LinkedIn

04 January, 2012

THE POWER OF WORDS: D.A. SEARS


Words evoke images and emotions. Words have energy and power. They fire up our imagination and have the capacity to shatter our souls and break our spirits. That is why we should choose our words carefully. So, why am I talking about words?

One evening, after completing an 11-hour day at the office, I jumped on a bus and headed for a dinner meeting. A woman, in her early 20s, and her son, who appeared to be a little over a year old sat next to me. The little boy looked up at me with curious eyes and gently tugged the sleeve of my coat with his small hands. I smiled and greeted him with a warm “Hello”. His mother admonished him for bothering me. I smiled again, this time at his mother, and said “It’s okay.” The little boy squirmed in his mother’s lap and again gently tugged at the sleeve of my coat. “Your son is adorable,” I commented to his mother. She glanced down at her son, and then informed me: “He likes to fight. He fights all the time”. Was she issuing a warning or simply making an observation? “He does? Really?” I responded. The little boy’s mother remarked: “Yes. He’s evil!” And she was not joking when she dropped that interesting piece of information on me! For a moment, I was stunned. If she was describing her son as “evil” to me – a stranger – and in public, what was she saying to him behind closed doors? When I looked at her son, I saw a little boy who was curious, highly intelligent, playful, and keenly intuitive.

Although her remark seemed innocent on the surface, the young mother did not understand that by uttering the word “evil” to describe her son – especially, in his presence – she was inadvertently programming her son for failure. More importantly, her words will subconsciously determine how she nurtures and shapes his mind and soul. Yes, what she says about her son also affects her, too! Think about it! If you are defining your child to a perfect stranger as “evil”, just how much unconditional positive nurturing can you give to someone whom you feel is “evil”? Now, don’t get it twisted. I am not judging this woman. I am sure she loves her son. But certain questions do come to mind. Does she understand the power of her words? Does she understand that her son desperately needs positive affirmation and that she is her son’s first female role model? Is there a direct connection between the little boy’s propensity to fight and his mother’s constant description of him as being “evil”? The woman’s son decided to get my attention again. He stretched out his hands in my direction and looked at me. Just for the record, I did not call out the young mother on her parenting skills. I smiled, looked directly into her son’s chocolate brown eyes, and in a warm and soft voice told him: “You are a good little boy, aren’t you? You are going to be a good little boy, aren’t you? You are going to be a good little boy for your Mother, aren’t you?” I was quickly approaching my destination. As I rose from my seat, excused myself, and exited the bus, I wondered if the power of my words had subliminally provided the little boy with the positive affirmation he so desperately needs. Did he understand that I was really telling him that he is not “evil”? Had I illustrated to his mother how she can utilize the power of her words to program her son for success?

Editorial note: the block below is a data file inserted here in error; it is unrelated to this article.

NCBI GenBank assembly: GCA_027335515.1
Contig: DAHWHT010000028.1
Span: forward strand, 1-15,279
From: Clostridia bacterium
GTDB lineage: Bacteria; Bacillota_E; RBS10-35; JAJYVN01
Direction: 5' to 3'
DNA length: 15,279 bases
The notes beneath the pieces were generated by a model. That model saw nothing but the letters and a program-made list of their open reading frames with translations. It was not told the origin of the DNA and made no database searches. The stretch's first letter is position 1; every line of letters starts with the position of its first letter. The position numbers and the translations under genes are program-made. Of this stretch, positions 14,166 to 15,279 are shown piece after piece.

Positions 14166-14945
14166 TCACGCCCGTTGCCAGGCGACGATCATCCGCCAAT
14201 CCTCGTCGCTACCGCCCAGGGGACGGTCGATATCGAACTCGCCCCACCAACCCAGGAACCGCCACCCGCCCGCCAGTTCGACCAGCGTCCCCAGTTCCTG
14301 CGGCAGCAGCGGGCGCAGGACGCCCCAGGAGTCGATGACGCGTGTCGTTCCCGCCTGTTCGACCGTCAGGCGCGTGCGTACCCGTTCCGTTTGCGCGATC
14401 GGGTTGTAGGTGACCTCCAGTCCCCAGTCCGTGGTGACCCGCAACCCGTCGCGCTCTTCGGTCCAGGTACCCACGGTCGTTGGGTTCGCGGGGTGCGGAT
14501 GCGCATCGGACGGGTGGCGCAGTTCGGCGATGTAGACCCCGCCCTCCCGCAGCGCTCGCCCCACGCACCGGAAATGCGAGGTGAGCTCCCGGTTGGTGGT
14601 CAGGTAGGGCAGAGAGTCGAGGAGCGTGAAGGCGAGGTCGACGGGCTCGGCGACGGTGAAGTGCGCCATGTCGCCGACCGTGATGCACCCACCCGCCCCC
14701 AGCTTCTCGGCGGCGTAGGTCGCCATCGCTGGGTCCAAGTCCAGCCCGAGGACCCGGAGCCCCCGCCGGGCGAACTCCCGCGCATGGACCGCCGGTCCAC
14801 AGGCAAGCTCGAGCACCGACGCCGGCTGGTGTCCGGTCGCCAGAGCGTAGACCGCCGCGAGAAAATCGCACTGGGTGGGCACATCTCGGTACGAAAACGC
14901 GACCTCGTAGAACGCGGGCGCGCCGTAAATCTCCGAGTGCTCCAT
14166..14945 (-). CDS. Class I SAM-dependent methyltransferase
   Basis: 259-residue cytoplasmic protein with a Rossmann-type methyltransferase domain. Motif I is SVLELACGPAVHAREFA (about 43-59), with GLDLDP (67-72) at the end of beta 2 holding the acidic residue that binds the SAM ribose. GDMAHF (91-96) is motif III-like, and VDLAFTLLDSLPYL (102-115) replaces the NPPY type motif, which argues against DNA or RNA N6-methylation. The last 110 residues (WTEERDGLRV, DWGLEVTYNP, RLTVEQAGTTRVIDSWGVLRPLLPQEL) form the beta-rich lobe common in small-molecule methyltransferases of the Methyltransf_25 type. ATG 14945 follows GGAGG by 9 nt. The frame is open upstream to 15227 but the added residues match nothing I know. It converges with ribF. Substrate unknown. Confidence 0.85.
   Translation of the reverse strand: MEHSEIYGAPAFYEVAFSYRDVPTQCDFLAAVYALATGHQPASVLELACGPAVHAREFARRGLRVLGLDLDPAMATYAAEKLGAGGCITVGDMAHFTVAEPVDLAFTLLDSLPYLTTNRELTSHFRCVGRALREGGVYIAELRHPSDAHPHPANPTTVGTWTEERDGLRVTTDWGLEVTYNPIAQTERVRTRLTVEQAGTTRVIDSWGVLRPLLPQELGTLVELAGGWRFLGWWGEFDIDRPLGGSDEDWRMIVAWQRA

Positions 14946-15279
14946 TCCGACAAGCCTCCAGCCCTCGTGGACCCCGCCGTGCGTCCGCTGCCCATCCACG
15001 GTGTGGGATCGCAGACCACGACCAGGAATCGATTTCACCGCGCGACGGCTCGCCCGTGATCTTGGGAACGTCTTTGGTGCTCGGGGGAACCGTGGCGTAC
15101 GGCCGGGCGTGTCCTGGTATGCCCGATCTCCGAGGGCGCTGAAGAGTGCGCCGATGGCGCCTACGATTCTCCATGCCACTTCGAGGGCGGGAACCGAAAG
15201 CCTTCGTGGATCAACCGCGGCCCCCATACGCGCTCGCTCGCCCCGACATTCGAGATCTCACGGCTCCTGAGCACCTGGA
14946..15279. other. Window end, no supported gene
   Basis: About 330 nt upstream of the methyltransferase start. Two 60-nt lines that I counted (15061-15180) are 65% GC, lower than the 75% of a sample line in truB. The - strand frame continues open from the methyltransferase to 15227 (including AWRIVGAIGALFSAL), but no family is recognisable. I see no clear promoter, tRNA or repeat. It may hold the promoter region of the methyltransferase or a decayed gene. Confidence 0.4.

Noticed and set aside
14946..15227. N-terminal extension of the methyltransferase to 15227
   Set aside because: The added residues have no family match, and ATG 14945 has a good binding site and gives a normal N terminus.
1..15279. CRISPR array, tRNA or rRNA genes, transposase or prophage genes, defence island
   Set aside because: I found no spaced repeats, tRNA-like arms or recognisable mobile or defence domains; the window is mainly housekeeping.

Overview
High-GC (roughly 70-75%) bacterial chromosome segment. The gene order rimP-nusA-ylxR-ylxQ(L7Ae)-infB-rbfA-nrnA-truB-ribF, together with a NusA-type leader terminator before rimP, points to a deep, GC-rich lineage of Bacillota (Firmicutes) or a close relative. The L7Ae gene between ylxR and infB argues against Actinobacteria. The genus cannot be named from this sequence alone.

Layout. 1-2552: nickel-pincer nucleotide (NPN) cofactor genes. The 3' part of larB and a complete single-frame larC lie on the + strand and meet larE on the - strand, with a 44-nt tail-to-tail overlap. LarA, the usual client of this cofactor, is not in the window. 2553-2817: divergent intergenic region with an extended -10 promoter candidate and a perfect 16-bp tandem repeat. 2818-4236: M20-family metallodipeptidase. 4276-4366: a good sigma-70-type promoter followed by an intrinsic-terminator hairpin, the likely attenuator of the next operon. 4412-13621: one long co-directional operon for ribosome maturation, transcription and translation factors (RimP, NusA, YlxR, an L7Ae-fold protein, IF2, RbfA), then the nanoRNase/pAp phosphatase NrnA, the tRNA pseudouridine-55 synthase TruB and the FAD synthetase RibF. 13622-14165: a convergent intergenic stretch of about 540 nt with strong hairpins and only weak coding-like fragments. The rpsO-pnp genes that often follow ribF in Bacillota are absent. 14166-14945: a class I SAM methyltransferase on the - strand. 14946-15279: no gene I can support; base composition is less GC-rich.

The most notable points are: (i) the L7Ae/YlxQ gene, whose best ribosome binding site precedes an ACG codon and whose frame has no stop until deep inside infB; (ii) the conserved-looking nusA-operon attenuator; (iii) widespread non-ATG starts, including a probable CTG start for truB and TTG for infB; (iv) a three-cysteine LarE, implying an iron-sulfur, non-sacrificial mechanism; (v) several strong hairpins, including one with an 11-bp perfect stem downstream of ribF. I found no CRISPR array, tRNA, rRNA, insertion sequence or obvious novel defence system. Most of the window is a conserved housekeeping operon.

We must use the “power of our words” to build bridges of understanding, heal broken spirits and shattered souls, inspire the uninspired, and strengthen and empower our families and our communities. Let’s resolve to use the “power of our words” to positively shape the minds and souls of our children – our babies – and the Emerging Keepers of the Planet. Our children – our babies – are our future – our bridge to the future. It is a bridge and a future that we are building through the “power of our words” every day. Think about it!